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jackm's avatar

What stories in mythology seem to be repeated?

Asked by jackm (6198points) February 11th, 2010

I have heard that Jesus’ story is a repeat of older pagan myths. Is this true? Are there other examples of stories being repeated in different myths?

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11 Answers

janbb's avatar

All of them; read Joseph Campbell’s Hero with a Thousand Faces for the definitive discussion.

laureth's avatar

Besides what @janbb said…

A lot of the Bible is a repeat of older Pagan myths. The finding of Moses in the river, and Noah’s flood spring to mind immediately.

faye's avatar

Misrith stories and Jesus stories are pretty similar.

phoebusg's avatar

Great question, before the systematic ‘unholy’ destruction of written word came in, one could very easily reference and see how a story is borrowing elements from other stories to be. The bible is one big patchwork of borrowed works. Without accreditation or reference to its sources. In a sense, if the authors thought all is a manifestation of god, then in their thinking god did ‘manifest’ it through the writing of others.

I think there is a lot of academic works with a huge breadth of work devoted just to that topic. One favorite is the series called ‘the criminal history of christianity’ by karlheinz Deschner. The original is in German but it’s slowly being translated.
http://www.deschner.info/index.htm?/en/work/kg/criminalhistory.htm

Very meticulous, what’s astonishing is that there are 7 lengthy volumes – and he’s not done yet.

Jeruba's avatar

Yes. Many myths and themes are consistent or very similar across different cultures.

Sir James Frazer’s The Golden Bough is a compilation and comparison of myths of religious traditions from ancient times forward, around the world. It is organized around big themes such as “the birth of the god” (virgin birth appears in many traditions), “the killing of the god,” and “the eating of the god”—all of which are familiar in Christian mythology but hardly began there. (The eating of the god is, of course, “holy communion” to the Christians.)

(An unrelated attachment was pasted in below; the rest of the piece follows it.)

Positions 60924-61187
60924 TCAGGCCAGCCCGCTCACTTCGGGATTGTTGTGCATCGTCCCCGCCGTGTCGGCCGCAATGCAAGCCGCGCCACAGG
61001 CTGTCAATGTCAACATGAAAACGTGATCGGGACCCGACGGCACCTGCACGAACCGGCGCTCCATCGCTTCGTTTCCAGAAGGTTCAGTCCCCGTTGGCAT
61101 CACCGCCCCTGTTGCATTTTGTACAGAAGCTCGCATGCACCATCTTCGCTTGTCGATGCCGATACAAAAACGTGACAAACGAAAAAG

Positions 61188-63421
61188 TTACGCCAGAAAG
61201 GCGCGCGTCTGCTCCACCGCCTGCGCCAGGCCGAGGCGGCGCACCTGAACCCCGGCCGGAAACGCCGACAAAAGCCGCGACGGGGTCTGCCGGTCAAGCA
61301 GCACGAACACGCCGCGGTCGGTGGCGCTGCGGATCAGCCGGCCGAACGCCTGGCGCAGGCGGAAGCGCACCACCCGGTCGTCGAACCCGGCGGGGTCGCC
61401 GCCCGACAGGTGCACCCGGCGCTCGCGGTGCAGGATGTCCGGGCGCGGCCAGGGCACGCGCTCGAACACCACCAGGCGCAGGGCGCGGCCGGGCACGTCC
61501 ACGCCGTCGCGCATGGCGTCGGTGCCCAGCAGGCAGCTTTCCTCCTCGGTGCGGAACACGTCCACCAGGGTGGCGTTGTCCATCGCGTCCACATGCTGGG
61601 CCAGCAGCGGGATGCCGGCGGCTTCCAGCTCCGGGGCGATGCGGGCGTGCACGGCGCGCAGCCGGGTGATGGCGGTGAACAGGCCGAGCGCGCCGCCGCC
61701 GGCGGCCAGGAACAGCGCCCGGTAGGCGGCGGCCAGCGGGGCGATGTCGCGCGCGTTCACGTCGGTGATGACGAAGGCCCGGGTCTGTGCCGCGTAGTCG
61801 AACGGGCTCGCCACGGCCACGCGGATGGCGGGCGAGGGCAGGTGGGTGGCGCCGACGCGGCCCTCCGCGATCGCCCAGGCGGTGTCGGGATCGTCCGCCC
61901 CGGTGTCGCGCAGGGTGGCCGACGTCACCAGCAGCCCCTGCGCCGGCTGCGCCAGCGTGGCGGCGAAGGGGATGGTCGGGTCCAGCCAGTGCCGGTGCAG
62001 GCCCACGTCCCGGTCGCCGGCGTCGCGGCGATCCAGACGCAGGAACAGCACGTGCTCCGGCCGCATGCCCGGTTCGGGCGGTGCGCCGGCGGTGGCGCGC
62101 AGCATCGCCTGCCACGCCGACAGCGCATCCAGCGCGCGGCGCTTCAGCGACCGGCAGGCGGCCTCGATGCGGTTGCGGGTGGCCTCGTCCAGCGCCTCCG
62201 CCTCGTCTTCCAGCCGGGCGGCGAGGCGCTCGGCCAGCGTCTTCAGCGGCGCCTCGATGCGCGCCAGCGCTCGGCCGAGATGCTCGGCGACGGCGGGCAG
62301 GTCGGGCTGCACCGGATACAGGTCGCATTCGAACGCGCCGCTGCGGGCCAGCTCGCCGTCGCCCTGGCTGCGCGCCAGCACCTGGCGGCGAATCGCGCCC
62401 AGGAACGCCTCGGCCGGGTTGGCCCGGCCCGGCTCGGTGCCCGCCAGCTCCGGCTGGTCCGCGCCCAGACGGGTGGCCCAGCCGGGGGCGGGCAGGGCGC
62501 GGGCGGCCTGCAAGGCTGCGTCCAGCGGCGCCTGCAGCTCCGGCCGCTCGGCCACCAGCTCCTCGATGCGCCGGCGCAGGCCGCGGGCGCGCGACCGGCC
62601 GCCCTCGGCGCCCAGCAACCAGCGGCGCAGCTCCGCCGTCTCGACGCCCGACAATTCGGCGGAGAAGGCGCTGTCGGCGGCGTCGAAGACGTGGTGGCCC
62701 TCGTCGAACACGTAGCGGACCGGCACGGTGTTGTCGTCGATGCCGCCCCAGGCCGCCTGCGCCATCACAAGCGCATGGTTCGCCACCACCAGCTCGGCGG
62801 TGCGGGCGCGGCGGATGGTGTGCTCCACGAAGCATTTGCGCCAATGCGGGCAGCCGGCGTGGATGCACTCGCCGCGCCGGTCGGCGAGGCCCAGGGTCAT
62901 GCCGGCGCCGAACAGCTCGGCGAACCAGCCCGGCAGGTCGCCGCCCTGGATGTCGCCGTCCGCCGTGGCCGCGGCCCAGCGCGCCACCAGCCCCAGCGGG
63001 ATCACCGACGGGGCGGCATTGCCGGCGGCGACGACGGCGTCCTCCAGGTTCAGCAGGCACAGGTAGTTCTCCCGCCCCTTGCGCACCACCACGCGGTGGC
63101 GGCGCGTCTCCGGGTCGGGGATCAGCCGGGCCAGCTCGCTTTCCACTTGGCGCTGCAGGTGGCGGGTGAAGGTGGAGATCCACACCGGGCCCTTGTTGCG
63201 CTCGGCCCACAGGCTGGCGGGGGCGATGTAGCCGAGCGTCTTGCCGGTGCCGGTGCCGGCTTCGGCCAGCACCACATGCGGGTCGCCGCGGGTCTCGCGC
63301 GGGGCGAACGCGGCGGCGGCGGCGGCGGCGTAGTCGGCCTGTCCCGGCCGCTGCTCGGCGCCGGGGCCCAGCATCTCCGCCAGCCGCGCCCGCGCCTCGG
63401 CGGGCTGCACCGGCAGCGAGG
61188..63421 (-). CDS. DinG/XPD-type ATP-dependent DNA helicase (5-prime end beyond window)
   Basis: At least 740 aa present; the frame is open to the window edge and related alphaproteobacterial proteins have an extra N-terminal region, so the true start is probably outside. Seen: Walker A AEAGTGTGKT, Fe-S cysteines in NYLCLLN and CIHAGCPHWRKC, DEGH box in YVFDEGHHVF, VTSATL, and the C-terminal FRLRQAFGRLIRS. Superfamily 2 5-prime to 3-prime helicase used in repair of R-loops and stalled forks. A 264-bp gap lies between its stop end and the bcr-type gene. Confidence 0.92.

Haleth's avatar

I’ve always been fascinated with the idea that some stories are archetypes that we see again and again because they come from humanity’s collective unconscious. If you think about it, a lot of our stories can be boiled down to simple plots like the hero’s quest and the tragic downfall. The Flood is one story that seems to appear many times in mythology.

phoebusg's avatar

@Haleth there are more cultural connections than apparent however. We take for granted most of what comes down to us by culture thinking often we invented it. It can take as little as a generation of no reading and blind belief to bring us back to 0, unless we stumble upon the scratchings of the past again. Starting a-new is always possible, but it will take a very long time.

JimmyG's avatar

Every writer is a plagiarist. It is impossible to write a completely original work.

Jeruba's avatar

There’s a long, long gap between complete originality and plagiarism, which is a reprehensible act. Complete originality may be impossible because everyone writes within a cultural and linguistic context, but only thieves of the work of others are plagiarists.

phoebusg's avatar

If the bible was an academic paper, and I was marking it the person would be expelled. But maybe I’m too harsh. I wouldn’t mind so much if it was referenced/crediting previous work.

TehRoflMobile's avatar

The Flood story seems to pop up everywhere.

As for mythological beings, dragons and Bigfoot-like beings seem to end up all around the globe as well.

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